‘We can’t worship the automobile forever.’ Grapevine celebrates its grand train station

Elizabeth Campbell
·3 min read

Grapevine will celebrate the grand opening of Main Station, a multimillion-dollar development featuring a food hall, a 150-foot observation tower and easy access to TEXRail trains.

The festivities at 815 S. Main Street start Saturday at 11 a.m. with a champagne toast and music from the band Decades.

Mayor William Tate said the Main Station is a “once in a century opportunity” to reshape Grapevine’s landscape and to expand the city’s economy.

“We think that whole area will re-develop and augment our Main Street,” he said.

Main Station is a transit-oriented development featuring a 38,000-square-foot Peace Plaza, 42,000-square-foot rail station featuring Harvest Hall, a European-style food hall with seven kitchens, as well as craft coffee drinks and cocktails, a 150-foot-tall Observation Tower and the new home of the Grapevine Visitor Information Center.

Main Station is also connected to Hotel Vin, a six-story, 120-room Marriott Autograph Collection property that opened late last year.

“We feel like this will be a great transportation hub for us,” said Kimberly Foster, director of marketing and brand management for the Grapevine Convention and Visitors Bureau.

“We’re close to DFW Airport, and we have eight highways coming into Grapevine. We are a prime location,” she said.

People coming to Grapevine Main Station will see the Peace Plaza where there are many events such as Poses on the Plaza, free yoga classes every Saturday and Thursday night jazz concerts this month.

The observation tower has four clock faces to pay homage to train stations of the past.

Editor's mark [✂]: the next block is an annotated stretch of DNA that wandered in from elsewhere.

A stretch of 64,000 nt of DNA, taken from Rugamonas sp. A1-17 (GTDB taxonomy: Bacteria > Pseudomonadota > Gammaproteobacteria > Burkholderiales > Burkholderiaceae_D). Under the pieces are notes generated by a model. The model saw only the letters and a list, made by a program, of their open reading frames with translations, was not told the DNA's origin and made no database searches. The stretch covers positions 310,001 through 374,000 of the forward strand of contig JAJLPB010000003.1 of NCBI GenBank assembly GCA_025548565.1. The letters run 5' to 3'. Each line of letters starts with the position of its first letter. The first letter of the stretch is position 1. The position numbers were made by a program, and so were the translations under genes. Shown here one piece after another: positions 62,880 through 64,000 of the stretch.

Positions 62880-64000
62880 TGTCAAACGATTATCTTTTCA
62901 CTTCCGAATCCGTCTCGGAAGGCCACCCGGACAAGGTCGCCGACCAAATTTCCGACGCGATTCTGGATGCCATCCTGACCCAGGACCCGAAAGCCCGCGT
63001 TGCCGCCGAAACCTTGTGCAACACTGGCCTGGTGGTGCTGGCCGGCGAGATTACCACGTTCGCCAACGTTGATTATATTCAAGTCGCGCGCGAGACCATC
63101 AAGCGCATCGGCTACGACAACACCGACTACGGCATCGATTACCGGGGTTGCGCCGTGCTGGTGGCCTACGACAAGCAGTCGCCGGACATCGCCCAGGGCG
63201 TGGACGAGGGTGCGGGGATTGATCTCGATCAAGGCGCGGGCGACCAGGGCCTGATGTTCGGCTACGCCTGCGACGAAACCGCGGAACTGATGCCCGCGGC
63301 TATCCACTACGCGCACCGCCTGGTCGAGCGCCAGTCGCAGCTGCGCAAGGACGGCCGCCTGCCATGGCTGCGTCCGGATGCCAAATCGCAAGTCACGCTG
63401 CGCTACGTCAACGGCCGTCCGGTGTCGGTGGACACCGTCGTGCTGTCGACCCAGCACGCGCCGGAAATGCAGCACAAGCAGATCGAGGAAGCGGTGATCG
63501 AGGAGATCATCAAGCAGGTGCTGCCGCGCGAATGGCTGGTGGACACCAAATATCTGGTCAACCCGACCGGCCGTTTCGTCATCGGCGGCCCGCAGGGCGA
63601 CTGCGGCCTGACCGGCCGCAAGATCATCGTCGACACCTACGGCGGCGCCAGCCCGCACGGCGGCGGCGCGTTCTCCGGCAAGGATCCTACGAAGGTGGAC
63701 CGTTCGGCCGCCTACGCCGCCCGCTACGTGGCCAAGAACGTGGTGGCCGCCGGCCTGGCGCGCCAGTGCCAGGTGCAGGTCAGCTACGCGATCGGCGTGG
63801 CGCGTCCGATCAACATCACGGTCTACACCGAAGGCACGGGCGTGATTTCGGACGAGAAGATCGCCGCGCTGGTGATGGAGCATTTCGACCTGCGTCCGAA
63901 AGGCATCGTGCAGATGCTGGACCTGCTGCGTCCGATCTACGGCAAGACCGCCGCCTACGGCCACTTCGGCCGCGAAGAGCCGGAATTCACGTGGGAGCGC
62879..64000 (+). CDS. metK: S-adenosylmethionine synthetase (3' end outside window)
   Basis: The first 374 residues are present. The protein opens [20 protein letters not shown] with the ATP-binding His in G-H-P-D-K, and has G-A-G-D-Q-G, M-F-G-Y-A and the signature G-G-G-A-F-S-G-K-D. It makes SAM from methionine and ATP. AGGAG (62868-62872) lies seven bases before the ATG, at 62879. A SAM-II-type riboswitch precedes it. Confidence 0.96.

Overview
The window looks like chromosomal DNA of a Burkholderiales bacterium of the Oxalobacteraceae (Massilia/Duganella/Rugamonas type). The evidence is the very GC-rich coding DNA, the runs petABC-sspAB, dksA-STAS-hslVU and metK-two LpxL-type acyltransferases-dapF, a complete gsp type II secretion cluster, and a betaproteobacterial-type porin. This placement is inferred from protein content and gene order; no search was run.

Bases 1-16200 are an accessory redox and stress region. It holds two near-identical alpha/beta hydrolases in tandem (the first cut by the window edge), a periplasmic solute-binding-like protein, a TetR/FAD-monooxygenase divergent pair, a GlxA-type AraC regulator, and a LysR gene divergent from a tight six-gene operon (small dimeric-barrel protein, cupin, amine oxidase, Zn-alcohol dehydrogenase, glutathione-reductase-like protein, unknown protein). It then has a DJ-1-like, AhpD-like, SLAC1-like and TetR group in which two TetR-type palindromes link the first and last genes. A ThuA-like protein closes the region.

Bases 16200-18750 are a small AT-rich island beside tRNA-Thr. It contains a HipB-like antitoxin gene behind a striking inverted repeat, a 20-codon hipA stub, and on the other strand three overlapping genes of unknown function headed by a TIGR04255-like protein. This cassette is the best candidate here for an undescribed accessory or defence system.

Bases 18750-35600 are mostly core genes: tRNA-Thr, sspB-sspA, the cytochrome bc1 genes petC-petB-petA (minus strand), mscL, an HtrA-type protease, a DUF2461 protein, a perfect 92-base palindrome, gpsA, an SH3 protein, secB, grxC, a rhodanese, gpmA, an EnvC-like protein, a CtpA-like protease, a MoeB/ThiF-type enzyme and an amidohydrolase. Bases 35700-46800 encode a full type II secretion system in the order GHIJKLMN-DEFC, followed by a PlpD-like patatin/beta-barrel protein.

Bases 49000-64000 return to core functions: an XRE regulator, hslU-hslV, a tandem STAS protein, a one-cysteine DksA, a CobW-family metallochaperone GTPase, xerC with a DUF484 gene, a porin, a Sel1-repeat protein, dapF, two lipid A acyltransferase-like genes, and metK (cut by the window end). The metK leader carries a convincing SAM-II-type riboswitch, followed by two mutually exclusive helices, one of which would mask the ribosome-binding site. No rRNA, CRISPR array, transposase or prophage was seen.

“If you venture out in the city, you always have the landmark (tower) to welcome you back,” Foster said.

The Hotel Vin and Harvest Hall offer entertainment with the Third Rail, which offers a pub atmosphere at Harvest Hall. There is also live music at Hotel Vin in an outdoor area called the Junction. The Junction has a sculpture of a grapevine, creating a feeling of being in a vineyard, Foster said.

Dan Weinberger, who owns Weinberger’s Deli on Main Street, said that at first, he was not a fan of the new station, but he has been there several times and is “pleased” with the project.

“They did a brilliant job with the eateries. The music and entertainment are very good. Whether they (people) eat there or on Main Street, the object is to get the exposure, and we are definitely going to get exposure,” Weinberger said.

“I see people walking all of the time toward our restaurant,” he said.

Weinberger said the atmosphere of the station is like being in Italy.

“It reminds me of Italy where you see people sitting at tables enjoying a glass of wine and enjoying the nice weather,” he said.

Jessica Cruz, who owns the Texas General Store on Main Street, said the station is bringing “more beauty to downtown Grapevine.”

“I love that more attractions are being brought to the city. That ends up driving more foot traffic to Main Street,” she said.

Tate described how he was driving along Main Street recently and saw people bringing meals from the food hall to enjoy outside while children played nearby.

“It was like a Norman Rockwell painting,” he said.

Tate said that before the pandemic, the TEXRail trains brought more people to Main Street where they frequented the restaurants and shops.

“People are gradually riding the train again…” he said. “This is the way of the future. We can’t worship the automobile forever.”